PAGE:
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Songs for a Tailor

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Album Review

After nearly a decade as a primary fixture on London's seminal electric R&B scene in groups such as Blues Incorporated, John Mayall & the Bluesbreakers, and Cream, Jack Bruce (bass/keyboards/vocals) commenced his solo career with the release of Songs for a Tailor (1969). Bruce's decision to temporarily can the decidedly jazzier tunes that he had recorded the previous year with John McLaughlin (guitar), Jon Hiseman (drums), and Dick Heckstall-Smith (brass/woodwinds) proved to be a shrewd artistic decision. After having recently exited Cream, Bruce establishes his own identity with this collection of more inclusive songs, rather than the instrumentally intensive sides that would eventually come out as Things We Like (1970). Bruce exhibits his versatility as a multi-instrumentalist and, along with collaborator Pete Brown (lyrics), his prowess as a songwriter. Interestingly, a majority of the titles are executed by compact power trios. The personnel includes Chris Spedding (guitar), Hiseman, and Felix Pappalardi (vocals/guitar). Although comparisons to Cream are perhaps inevitable, the diversity of musicians as well as the strong arrangements of equally inspired material give these a distinct feel. From right off the bat, Bruce's inimitable and undulating basslines thrust the groove on the cryptically titled lead track, "Never Tell Your Mother She's Out of Tune." The lineup is of considerable note here, as a subdued George Harrison, under the alias of L'Angelo Misterioso, joins Bruce, Hiseman, Harry Beckett (trumpet), Henry Lowther (trumpet), Heckstall-Smith, and Art Theman (sax). The off-kilter intro lands into a heavy rocker with prominent brass augmentation, recalling the punctuation of Chicago's fusion of jazz and straight-ahead rock & roll. This directly contrasts the other two cuts with the horn section. The R&B vibe on "Ministry of Bag" is agile and funky, much like the bluesy Bay Area blend from the Electric Flag or Cold Blood. In the same vein, "Boston Ball Game 1967" is another inspired brief flash of jazzy rock — clocking in at under two minutes. One obvious standout from the respective three-piece combos is Bruce's definitive reading of "Theme from an Imaginary Western." The song's earthy quality is not unlike that which permeates the Band's debut, Music from Big Pink (1968). "Weird of Hermiston" and the uptempo and trippy "Tickets to Waterfalls" both feature Bruce on organ, providing a slightly psychedelic feel à la Traffic. [In 2003 Songs for a Tailor was issued with digitally remastered sound and four previously unreleased supplementary sides: demo and alternate mix versions of "Ministry of Bag" as well as alternate mixes of both "Weird of Hermiston" and "The Clearout."]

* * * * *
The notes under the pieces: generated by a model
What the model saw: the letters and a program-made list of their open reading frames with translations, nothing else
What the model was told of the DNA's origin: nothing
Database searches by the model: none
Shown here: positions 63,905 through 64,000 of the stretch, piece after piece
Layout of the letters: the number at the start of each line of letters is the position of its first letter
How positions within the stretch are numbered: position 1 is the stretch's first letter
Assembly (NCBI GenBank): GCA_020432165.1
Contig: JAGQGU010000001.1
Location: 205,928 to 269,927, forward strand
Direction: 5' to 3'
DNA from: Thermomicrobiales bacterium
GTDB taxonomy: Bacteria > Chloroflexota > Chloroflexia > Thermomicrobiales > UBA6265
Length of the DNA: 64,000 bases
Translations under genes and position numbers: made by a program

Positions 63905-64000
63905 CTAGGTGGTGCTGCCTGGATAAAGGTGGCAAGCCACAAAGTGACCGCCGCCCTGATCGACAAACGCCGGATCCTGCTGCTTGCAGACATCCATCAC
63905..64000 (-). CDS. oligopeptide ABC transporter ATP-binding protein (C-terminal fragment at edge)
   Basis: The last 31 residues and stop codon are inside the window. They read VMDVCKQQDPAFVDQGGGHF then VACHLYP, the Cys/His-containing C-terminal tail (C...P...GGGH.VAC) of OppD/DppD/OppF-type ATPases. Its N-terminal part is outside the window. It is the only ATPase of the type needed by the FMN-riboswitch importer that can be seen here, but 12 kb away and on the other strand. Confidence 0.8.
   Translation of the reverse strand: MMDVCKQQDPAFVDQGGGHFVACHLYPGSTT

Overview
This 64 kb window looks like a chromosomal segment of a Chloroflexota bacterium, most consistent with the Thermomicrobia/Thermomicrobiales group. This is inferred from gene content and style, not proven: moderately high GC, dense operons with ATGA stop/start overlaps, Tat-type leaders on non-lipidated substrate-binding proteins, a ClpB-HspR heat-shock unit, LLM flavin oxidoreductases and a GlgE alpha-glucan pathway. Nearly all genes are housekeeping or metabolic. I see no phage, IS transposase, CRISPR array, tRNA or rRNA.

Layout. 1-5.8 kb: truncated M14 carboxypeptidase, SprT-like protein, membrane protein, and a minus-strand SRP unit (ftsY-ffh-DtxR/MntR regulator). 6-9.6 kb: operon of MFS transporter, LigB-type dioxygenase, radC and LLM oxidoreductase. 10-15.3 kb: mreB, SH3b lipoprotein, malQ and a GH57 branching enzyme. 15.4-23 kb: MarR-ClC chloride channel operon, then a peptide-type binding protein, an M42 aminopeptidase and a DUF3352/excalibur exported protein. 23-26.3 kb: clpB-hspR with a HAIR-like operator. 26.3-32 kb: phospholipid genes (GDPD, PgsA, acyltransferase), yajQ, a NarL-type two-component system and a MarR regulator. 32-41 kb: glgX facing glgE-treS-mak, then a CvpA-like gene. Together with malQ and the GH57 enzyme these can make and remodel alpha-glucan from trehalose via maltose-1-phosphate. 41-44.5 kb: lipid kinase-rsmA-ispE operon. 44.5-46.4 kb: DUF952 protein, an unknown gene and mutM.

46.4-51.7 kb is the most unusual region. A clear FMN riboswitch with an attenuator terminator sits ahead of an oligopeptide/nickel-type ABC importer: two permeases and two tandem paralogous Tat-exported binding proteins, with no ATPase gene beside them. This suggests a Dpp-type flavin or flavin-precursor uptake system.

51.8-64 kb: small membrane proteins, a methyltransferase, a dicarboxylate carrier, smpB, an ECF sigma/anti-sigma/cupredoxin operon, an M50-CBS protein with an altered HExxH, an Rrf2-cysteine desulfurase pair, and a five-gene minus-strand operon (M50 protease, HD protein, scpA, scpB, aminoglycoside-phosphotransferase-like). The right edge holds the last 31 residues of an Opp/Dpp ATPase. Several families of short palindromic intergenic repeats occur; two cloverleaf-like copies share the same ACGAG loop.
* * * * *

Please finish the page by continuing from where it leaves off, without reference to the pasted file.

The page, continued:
Born: 14 May 1943 in Lanarkshire, Scotland

Genre: Rock

Years Active: '60s, '70s, '80s, '90s, '00s, '10s

Although some may be tempted to call multi-instrumentalist, songwriter, and composer Jack Bruce a rock & roll musician, blues and jazz were what this innovative musician really loved. As a result, those two genres were at the base of most of the recorded output from a career that went back to the beginning of London's blues scene in 1962. In that year, he joined Alexis Korner's Blues Incorporated. Throughout the following decades and into the 21st century, Bruce remained a supreme innovator, pushing...
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Songs for a Tailor, Jack Bruce
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